One example is WebKit which was published by Apple after forking the KHTML project. WebKit renders HTML and CSS in the Safari and Chrome browsers. It is also used for Adobe AIR and many other applications. By using it Apple, Google and Adobe can save a great deal of time and resources while ensuring they are as compatible as possible to the standards and each other’s products. Each of these companies contributes improvements to WebKit and ongoing development continues to add more support for emerging web standards. And while Google and Apple both use WebKit the Safari and Chrome browsers still offer unique features to distinguish themselves and integrate with the rest of the software and services they provide. WebKit is the ideal example of Open Source being used properly.
In order to revise your Open Source policy you could simply require the following.
1. No viral licenses. The Open Source license must not be a viral license like GPL v3. Acceptable licenses include MIT, Apache, BSD or other compatible licenses.
2. Download and build the source code. Source code for each project must be saved with the rest of the in house code base to ensure it can always be compiled to the binary form which is used in proprietary software. It should be possible to make fixes to this source code and rebuild it if a critical bug is found and the Open Source project has not fixed the issue. (Always file a bug report with the project.)
3. Require unit tests. Acceptable Open Source projects must come with a suite of unit tests to confirm proper functionality so that these tests can be run with each release to ensure there are no breaking changes. These unit tests will also assist with any bug fixes which have to be made in house. Projects which do not have unit tests need some time to mature and are best to avoid.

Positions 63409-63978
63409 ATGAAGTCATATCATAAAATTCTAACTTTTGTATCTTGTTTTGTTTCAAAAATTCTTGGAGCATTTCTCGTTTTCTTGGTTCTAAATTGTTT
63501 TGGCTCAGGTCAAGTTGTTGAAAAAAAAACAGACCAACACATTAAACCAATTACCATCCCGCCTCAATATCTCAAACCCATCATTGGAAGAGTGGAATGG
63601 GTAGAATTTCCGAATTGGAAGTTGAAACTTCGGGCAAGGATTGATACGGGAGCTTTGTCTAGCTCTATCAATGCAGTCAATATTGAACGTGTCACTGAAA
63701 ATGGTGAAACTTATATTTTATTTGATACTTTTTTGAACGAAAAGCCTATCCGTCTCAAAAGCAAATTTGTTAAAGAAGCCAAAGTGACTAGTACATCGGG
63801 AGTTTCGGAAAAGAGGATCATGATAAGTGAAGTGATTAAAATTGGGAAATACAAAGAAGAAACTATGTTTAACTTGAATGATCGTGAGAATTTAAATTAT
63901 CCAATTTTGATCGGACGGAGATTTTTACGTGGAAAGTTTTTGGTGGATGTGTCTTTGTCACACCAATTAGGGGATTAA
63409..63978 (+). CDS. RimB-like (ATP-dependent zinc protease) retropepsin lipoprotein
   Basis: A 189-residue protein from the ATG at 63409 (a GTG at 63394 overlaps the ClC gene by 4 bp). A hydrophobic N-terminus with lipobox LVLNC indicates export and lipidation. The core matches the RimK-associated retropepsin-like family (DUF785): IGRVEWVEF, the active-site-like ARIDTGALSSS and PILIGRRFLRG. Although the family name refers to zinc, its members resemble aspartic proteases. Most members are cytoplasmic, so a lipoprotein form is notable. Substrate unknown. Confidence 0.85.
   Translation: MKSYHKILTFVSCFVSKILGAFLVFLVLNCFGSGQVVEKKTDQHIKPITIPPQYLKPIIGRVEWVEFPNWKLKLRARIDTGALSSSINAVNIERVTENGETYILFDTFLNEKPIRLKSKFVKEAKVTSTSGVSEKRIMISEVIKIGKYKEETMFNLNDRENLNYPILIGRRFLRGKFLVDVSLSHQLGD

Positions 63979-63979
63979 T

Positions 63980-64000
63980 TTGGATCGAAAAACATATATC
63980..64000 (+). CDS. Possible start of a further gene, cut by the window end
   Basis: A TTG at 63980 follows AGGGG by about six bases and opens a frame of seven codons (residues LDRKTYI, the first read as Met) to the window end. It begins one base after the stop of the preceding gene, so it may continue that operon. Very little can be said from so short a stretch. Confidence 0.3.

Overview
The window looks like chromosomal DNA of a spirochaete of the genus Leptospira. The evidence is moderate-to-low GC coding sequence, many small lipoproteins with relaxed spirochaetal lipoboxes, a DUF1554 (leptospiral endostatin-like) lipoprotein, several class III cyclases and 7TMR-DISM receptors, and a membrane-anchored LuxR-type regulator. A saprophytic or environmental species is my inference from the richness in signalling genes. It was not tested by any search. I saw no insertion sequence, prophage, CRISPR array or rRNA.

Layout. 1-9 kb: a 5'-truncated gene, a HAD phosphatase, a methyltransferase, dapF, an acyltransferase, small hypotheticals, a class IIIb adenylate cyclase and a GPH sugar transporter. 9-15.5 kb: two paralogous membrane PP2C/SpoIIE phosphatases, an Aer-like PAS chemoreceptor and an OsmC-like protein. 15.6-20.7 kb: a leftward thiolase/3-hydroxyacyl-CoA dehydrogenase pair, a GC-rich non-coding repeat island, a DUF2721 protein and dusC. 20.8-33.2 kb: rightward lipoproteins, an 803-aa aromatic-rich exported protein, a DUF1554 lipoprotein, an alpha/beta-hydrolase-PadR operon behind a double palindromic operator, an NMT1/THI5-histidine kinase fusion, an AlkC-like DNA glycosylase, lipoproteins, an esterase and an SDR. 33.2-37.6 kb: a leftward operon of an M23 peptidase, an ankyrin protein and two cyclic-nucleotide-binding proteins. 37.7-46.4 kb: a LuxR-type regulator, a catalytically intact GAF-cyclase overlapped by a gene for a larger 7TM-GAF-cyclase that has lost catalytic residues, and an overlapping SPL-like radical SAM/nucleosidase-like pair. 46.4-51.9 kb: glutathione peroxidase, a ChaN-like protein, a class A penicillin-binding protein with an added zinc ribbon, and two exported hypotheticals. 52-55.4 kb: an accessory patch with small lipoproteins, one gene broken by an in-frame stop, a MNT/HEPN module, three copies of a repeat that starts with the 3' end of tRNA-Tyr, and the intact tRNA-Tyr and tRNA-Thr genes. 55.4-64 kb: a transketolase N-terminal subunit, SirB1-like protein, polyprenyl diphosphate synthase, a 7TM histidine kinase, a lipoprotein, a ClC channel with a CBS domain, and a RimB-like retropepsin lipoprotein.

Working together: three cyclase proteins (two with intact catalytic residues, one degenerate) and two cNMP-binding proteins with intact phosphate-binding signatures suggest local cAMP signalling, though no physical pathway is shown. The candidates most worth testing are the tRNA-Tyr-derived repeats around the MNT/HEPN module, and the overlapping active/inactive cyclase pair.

With these guidelines in place you should be able to take advantage of a massive amount of great software which is out there. GitHub has become a great collection of Open Source repositories with features that make using Open Source very easy.
Keep in mind that you can also use Open Source software just for reference as well. I often read through code which does what I am trying to do to learn from it. I may be using a system framework for the first time and just need a sample project to show me a good way to use it. Once I learn from the reference project I just write the minimal amount of code to do what I need to do. The Three20 project is a good example of a reference project. It is a ton of code with serious backward compatibility. It generates a ton of compiler warnings due to calls to deprecated APIs which I always want to eliminate. The Three20 project does a lot with many great features but I often just need to mimic one little detail. I learn what I can and form my own solution from it with much less code. And then in my new code I can leave a comment with a link back to the GitHub project that was helpful.
Quick Tip: One trick I use on my Mac is to clone useful GitHub repositories to a Reference Code folder. I can use Spotlight to search for the name of a framework or a class name to find working code that I can use to learn about that framework or class. I can select that folder in the Finder and search just the subfolders to focus my search.